normal individuals. J Neurol Sci 1999;170:45-50.
112. Nagai M, Abe K, Okamoto K, Itoyama Y. Identification of alternative
splicing forms of GLT-1 mRNA in the spinal cord of amyotrophic lateral
sclerosis patients. Neurosci Lett 1998;244:165-8.
113. Honig LS, Chambliss DD, Bigio EH, Carroll SL, Elliott JL.
Glutamate transporter EAAT2 splice variants occur not only in ALS, but
also in AD and controls. Neurology 2000;55:1082-8.
114. Trotti D, Rolfs A, Danbolt NC, Brown RH, Hediger MA. SOD1
mutants linked to amyotrophic lateral sclerosis selectively inactivate a glial
glutamate transporter. Nat Neurosci 1992;2:427-33. [Erratum, Nat
Neurosci 1999;2:848.]
115. Carriedo SG, Sensi SL, Yin HZ, Weiss JH. AMPA exposures induce
mitochondrial Ca(2+) overload and ROS generation in spinal motor neurons in vitro. J Neurosci 2000;20:240-50.
116. Carri MT, Ferri A, Battistoni A, et al. Expression of a Cu,Zn superoxide dismutase typical of familial amyotrophic lateral sclerosis induces mitochondrial alteration and increase of cytosolic Ca2+ concentration in
transfected neuroblastoma SH-SY5Y cells. FEBS Lett 1997;414:365-8.
117. Martin LJ. Neuronal death in amyotrophic lateral sclerosis is apoptosis: possible contribution of a programmed cell death mechanism. J Neuropathol Exp Neurol 1999;58:459-71.
118. He BP, Strong MJ. Motor neuronal death in sporadic amyotrophic
lateral sclerosis (ALS) is not apoptotic: a comparative study of ALS and
chronic aluminium chloride neurotoxicity in New Zealand white rabbits.
Neuropathol Appl Neurobiol 2000;26:150-60.
119. Budihardjo I, Oliver H, Lutter M, Luo X, Wang X. Biochemical
pathways of caspase activation during apoptosis. Annu Rev Cell Dev Biol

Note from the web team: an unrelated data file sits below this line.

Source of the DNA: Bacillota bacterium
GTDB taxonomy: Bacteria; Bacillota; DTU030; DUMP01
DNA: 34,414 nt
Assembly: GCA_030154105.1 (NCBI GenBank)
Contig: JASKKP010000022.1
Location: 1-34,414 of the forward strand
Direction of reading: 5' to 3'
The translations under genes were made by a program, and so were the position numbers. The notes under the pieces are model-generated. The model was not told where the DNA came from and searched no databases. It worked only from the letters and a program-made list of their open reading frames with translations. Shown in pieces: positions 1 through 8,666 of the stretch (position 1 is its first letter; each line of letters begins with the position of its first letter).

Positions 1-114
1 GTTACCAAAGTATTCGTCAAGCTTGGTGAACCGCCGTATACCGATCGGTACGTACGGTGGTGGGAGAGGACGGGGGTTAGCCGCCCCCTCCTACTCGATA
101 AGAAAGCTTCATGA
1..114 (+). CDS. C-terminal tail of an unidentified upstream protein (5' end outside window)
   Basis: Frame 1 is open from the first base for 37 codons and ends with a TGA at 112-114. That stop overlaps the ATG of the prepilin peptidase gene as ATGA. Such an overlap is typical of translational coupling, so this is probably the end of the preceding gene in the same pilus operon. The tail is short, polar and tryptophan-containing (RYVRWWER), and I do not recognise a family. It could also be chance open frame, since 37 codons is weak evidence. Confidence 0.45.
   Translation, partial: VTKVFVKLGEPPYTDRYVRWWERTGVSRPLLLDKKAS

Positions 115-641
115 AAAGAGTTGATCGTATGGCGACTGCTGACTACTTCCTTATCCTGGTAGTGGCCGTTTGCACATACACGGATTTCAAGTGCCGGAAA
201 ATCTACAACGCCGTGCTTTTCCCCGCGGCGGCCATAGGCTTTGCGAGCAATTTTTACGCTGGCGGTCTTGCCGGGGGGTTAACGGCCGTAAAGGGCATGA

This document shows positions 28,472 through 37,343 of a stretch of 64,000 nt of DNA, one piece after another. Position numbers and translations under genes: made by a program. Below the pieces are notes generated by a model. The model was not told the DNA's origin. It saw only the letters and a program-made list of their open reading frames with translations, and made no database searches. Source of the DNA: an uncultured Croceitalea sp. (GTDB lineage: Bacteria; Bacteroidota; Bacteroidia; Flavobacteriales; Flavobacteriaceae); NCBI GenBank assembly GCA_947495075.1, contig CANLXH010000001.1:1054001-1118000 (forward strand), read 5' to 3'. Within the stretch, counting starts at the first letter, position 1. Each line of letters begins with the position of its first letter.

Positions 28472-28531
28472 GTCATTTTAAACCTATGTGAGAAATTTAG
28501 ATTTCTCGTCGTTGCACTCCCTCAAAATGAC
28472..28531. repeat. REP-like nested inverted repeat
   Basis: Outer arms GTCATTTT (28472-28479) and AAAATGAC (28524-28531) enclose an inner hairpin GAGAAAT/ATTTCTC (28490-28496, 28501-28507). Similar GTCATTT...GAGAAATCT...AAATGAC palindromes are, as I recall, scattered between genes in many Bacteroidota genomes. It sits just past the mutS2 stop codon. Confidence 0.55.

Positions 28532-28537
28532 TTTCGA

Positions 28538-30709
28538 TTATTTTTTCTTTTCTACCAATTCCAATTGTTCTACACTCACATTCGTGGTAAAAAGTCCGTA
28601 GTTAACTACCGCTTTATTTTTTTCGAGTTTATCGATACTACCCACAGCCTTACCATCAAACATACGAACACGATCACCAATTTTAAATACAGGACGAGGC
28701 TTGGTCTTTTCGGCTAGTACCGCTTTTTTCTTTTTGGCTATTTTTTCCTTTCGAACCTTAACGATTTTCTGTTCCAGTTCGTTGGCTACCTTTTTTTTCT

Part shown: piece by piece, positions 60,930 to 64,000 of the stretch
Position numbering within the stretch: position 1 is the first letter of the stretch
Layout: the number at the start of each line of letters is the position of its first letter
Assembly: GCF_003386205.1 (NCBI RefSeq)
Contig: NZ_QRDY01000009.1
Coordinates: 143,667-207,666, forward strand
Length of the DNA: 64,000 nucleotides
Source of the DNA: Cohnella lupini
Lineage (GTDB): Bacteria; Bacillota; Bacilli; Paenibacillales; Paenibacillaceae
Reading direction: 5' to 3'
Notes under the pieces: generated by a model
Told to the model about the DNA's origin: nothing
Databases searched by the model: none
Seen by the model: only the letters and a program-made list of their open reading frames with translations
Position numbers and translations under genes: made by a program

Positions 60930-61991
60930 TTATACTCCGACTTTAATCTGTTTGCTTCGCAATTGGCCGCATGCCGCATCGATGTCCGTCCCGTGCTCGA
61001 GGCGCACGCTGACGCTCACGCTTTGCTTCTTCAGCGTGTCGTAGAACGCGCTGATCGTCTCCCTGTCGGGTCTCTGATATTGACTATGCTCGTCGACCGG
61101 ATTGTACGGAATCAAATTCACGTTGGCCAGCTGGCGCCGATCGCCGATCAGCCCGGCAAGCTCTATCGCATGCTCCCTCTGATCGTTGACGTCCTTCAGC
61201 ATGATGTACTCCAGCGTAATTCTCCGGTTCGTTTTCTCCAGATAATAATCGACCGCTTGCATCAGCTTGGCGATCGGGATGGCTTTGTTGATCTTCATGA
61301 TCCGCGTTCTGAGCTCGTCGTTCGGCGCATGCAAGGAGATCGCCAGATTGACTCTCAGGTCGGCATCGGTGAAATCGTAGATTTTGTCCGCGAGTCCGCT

120. Adams JM, Cory S. The Bcl-2 protein family: arbiters of cell survival.
Science 1998;281:1322-6.
121. Kostic V, Jackson-Lewis V, de Bilbao F, Dubois-Dauphin M, Przedborski S. Bcl-2: prolonging life in a transgenic mouse model of familial
amyotrophic lateral sclerosis. Science 1997;277:559-62.
122. Friedlander RM, Brown RH, Gagliardini V, Wang J, Yuan J. Inhibition of ICE slows ALS in mice. Nature 1997;388:31. [Erratum, Nature
123. Li M, Ona VO, Guégan C, et al. Functional role of caspase-1 and
caspase-3 in an ALS transgenic mouse model. Science 2000;288:335-9.
124. Bensimon G, Lacomblez L, Meininger V, ALS/Riluzole Study
Group. A controlled trial of riluzole in amyotrophic lateral sclerosis.
N Engl J Med 1994;330:585-91.
125. Lacomblez L, Bensimon G, Leigh PN, et al. A confirmatory doseranging study of riluzole in ALS. Neurology 1996;47:Suppl 4:S242-S250.
126. Riviere M, Meininger V, Zeisser P, Munsat T. An analysis of extended
survival in patients with amyotrophic lateral sclerosis treated with riluzole.
Arch Neurol 1998;55:526-8.
127. Miller RG. Clinical trials in motor neuron diseases. J Child Neurol
128. Demaerschalk BM, Strong MJ. Amyotrophic lateral sclerosis. Curr
Treat Options Neurol 2000;2:13-22.
129. Gurney ME, Cutting FB, Zhai P, et al. Benefit of vitamin E, riluzole,
and gabapentin in a transgenic model of familial amyotrophic lateral sclerosis. Ann Neurol 1996;39:147-57.
N Engl J Med, Vol. 344, No. 22 · May 31, 2001 · · 1699
The Ne w E n g l a nd Jo u r n a l o f Me d ic i ne
130. Miller R, Gelinas D, Moore D, et al. A phase III placebo-controlled
trial of gabapentin in amyotrophic lateral sclerosis. Ann Neurol 1999;46:
494. abstract.
131. Desnuelle C, Garrel C, Favier A. A double-blind, placebo-controlled